GhostWriter and European (especially German) elections.
The European Union last Friday publicly attributed the GhostWriter cyberespionage and disinformation operation to Russia. The statement said:
“Some EU Member States have observed malicious cyber activities, collectively designated as Ghostwriter, and associated these with the Russian state. Such activities are unacceptable as they seek to threaten our integrity and security, democratic values and principles and the core functioning of our democracies.
“These malicious cyber activities are targeting numerous members of Parliaments, government officials, politicians, and members of the press and civil society in the EU by accessing computer systems and personal accounts and stealing data. These activities are contrary to the norms of responsible State behaviour in cyberspace as endorsed by all UN Member States, and attempt to undermine our democratic institutions and processes, including by enabling disinformation and information manipulation.
“The European Union and its Member States strongly denounce these malicious cyber activities, which all involved must put to an end immediately. We urge the Russian Federation to adhere to the norms of responsible state behaviour in cyberspace.
No immediate action was announced, but as the statement’s final sentence warned, “The European Union will revert to this issue in upcoming meetings and consider taking further steps.”
The attribution and warning didn't say which nations had received the attentions of GhostWriter, but, as the Washington Post notes, the timing of the communiqué suggests concern for Germany, which held elections over the weekend. The outcome of that election makes it likely that a center-left coalition led by Social Democrats with the smaller Green and Free Democrat parties as its partners will form the government that will succeed retiring Chancellor Angela Merkel’s.
An essay in Foreign Policy sees signs of a growing disposition in Germany's electorate to give credence to conspiracy theories, and glumly predicts that some such are likely to gain traction as the new government forms.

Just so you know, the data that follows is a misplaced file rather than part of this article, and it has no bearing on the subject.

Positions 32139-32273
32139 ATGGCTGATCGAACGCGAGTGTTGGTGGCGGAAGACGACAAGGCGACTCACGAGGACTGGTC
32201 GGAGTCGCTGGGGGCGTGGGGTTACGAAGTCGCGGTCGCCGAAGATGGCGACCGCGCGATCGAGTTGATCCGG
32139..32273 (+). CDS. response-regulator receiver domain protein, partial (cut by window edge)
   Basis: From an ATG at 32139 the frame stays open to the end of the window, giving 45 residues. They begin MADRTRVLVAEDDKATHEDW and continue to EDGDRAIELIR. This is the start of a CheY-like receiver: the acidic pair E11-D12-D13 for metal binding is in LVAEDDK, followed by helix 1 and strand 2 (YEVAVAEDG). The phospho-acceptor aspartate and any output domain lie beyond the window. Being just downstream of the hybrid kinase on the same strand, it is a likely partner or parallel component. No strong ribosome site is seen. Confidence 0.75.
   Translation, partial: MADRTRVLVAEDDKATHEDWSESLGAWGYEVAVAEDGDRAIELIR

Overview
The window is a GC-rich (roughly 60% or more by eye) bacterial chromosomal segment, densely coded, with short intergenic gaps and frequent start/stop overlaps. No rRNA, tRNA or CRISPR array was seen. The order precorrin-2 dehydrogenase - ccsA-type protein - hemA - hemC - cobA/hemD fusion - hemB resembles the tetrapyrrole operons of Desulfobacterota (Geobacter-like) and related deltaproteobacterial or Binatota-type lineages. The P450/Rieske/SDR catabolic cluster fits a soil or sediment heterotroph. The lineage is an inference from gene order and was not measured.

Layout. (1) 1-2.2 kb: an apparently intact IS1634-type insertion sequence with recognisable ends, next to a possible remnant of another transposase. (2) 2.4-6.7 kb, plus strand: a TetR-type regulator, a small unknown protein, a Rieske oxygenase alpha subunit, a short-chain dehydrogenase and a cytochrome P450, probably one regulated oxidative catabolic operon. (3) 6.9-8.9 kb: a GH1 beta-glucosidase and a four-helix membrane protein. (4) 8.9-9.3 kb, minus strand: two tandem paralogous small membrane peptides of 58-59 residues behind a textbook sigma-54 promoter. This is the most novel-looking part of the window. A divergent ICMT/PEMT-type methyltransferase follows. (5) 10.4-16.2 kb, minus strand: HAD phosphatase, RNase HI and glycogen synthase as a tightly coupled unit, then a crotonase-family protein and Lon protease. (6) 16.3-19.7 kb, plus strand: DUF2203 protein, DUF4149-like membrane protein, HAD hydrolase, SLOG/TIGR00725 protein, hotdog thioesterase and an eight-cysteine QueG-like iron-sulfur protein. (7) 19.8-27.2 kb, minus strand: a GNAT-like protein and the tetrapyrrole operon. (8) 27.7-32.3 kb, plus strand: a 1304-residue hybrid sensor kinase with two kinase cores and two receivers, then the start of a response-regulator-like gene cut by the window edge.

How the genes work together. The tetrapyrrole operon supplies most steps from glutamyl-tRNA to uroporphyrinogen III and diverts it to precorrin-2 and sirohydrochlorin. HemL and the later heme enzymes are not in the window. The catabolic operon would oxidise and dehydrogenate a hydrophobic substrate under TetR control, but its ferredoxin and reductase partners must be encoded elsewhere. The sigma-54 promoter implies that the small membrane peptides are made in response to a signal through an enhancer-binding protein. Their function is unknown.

Shallowfake: the curious case of that Ozy phone call.
The New York Times had a very odd story this past weekend about new media company Ozy Media. "This past winter," the Times writes, "Goldman Sachs was closing in on a $40 million investment in Ozy, a digital media company founded in 2013, and there seemed to be a lot of reasons to do the deal. Ozy boasted of a large audience for its general interest website, its newsletters and its videos, and the company had a charismatic chief executive, Carlos Watson, a onetime cable news anchor who had worked at Goldman Sachs early in his career. And, crucially, Ozy said it had a great relationship with YouTube, where many of its videos attracted more than a million views."
Goldman Sachs had scheduled a call that would give them, among other things, some details about Ozy's relationship with YouTube. One of the key participants, Alex Piper, who leads unscripted programming for YouTube Originals, said he was having trouble with Zoom, and asked that the meeting be switched to a traditional conference call, to which the others agreed. Mr. Piper went on to tell everyone things were great, just Jake, with Ozy, and that the company's CEO Carlos Watson ("charismatic," according to the Times) was a swell guy and everything he was cracked up to be. But Mr. Piper's voice started to sound kind of weird as the call went on, and, when Goldman Sachs reached out to Mr. Piper over at YouTube, the poor man was confused: it wasn't him at all, but some other guy pretending to be him. Mr. Piper was never on the call at all. It was someone pretending to be he. That pretender turned out to be, Ozy said apologetically, Samir Rao, Ozy's co-founder and chief operating officer. Mr. Watson put the episode down to an unspecified mental health crisis on Mr. Rao's part, saying that Mr. Rao he had taken some time off and has now been compassionately received back at work.
Anyway, Goldman Sachs walked away from the deal, even though both Messrs. Rao and Watson are Goldman Sachs alumni. And Google, which owns YouTube, wasn't amused at all, since in Mountain View's opinion a crime may have been committed. Google reported the matter to the FBI.
However this turns out, one lesson emerges for those interested in disinformation: you don't need a deepfake to fake. Sometimes just making your voice sound like someone else might work long enough to do the job. But try to make it plausible: no one is going to buy a phone call from Minnie Mouse or Betty Boop or Richard Nixon or Spongebob.